Choosing Bottle Sizes and Nipple Sizes for Your Baby

Choosing Bottle Sizes and Nipple Sizes for Your Baby

Choosing Bottle Sizes and Nipple Sizes for Your Baby


When it comes to bottles, bigger isn’t always better. As a matter of fact, same goes for nipples.
This post wraps up a four-week series about bottle feeding myths and FAQs. Today’s topic is one that was emailed into us a lot during the Kickstarter:
What size bottles and nipples do I need?
Note: If you missed the earlier posts in this series, you can check them out here:
Alright, so back to bottle sizes: first and foremost, you need to discuss the specifics of feeding with your pediatrician. How much your baby will take at each feeding will vary depending upon lots of factors. That said, you will still probably want to buy a few bottles before baby arrives, so here's what you need to know:
Most parents start off using four ounce bottles with their baby. Here are a couple things to keep in mind when using four ouncers:
  • Formula fed newborns will generally eat 2-3 ounces every few hours.
  • If you are pumping for a breast-fed newborn, the serving size can vary quite a bit. Kelly Mom has a handy little calculator you might want to check out.
  • By three months, your baby could be drinking as much as five ounces per feeding, but you may still prefer to use four ounce bottles for a few reasons:
  1. Breastfed babies drink less milk than formula fed babies because breast milk is a more efficient source of nutrition.
  2. It’s not recommended to reuse leftover breast milk from one feeding to the next, so rather than give baby a larger bottle he may not finish, you may prefer to give a smaller portion, and then refill it if baby is still hungry.
  3. 4oz bottles are lighter in weight, so baby might prefer holding that size as she becomes able to feed herself.
Once your baby outgrows the four ounce bottle, an eight ounce bottle is generally the next size up. You can wait and buy these as needed, but if you’re having a shower, you might as well get a couple of these as well.
When to Go From One Nipple Size to the Next
It's recommended to give your baby the slowest flow nipple that they will accept. This will give the baby the most control over the flow and help reduce the risk of upsetting their tummies. This is why we sell Mason Bottles and DIY Kits with Slow Flow Nipples.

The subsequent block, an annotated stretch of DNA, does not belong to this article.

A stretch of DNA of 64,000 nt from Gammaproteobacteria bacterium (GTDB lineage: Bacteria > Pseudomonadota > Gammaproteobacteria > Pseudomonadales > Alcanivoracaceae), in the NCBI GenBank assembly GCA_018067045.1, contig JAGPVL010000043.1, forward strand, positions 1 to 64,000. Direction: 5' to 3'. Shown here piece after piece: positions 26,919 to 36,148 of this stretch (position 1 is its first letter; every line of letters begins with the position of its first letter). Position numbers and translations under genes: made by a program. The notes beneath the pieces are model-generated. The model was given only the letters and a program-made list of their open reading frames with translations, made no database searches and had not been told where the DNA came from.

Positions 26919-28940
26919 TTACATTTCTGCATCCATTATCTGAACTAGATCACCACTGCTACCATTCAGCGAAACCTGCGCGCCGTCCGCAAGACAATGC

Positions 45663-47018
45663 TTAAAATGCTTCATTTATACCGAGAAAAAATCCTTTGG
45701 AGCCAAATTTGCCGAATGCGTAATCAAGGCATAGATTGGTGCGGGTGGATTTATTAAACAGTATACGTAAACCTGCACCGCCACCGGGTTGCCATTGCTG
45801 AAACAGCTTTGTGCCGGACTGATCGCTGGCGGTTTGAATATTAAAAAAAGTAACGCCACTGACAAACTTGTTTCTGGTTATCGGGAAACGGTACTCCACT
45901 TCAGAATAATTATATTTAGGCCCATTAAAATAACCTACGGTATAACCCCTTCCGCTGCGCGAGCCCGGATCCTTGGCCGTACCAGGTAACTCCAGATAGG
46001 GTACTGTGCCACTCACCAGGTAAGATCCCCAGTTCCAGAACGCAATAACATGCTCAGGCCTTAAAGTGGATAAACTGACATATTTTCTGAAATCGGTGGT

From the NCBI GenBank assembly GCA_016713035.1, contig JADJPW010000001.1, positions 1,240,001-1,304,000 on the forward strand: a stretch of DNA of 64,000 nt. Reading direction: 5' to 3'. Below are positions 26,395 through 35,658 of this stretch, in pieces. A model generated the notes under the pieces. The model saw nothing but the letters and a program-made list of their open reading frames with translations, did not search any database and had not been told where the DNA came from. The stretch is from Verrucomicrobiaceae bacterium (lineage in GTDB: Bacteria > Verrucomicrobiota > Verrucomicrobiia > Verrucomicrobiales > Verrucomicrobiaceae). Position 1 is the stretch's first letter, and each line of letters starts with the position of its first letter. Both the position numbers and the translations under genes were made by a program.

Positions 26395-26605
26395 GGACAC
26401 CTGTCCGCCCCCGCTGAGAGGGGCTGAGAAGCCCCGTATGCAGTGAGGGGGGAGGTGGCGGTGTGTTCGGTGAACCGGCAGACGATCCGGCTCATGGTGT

We also offer Medium, Fast and Fastest Flow Nipples, so that the bottle can grow with yours baby. As he/she gets older, you may notice they become impatient with the milk flow and you need to change to a faster-flowing size. When you do make the switch, watch for signs of gas or discomfort to make sure the milk isn’t coming out too fast.
Here's a summary of the sizes we offer and some guidelines on when to use them:
  • Slow Flow Nipples: 0-3+ Months ( or longer is baby is happy)
  • Medium Flow Nipples: 3-6 Months
  • Fast Flow Nipples: 6+ Months
  • Fastest Flow Nipples: 6+ Months and beyond. (These can be great for helping transition your baby to a sippy cup. They also work well for smoothies or other pureed foods)




  • Elodie Costandi: January 22, 2019

    Hello. I have bought the mason bottles and just started using them, starting with the smallest size. It seems the milk is leaking from one of the holes, is there a way to stop that by closing that hole? Thx. Elodie

  • Cassie Cocomise: July 26, 2018

    I love these products! We have been using them since he was 2 months. I was wondering if the fastest flow would be good for cereal in the bottle?

  • Baby Bottles: May 25, 2018

    Amazing! I like to share it with all my friends and hope they will like this information.

  • Charlotte Smith: December 16, 2017

    We registered for these as a shower gift. We try to minimize the use of plastics in our home. I loved the concept and was excited to receive these. The slow flow was a little fast for my little guy. My husband contacted the company and they sent us a link to the Extra-Soft Infant Nipple. It’s a slower flowing nipple and works perfect for him. Great product and great customer service.

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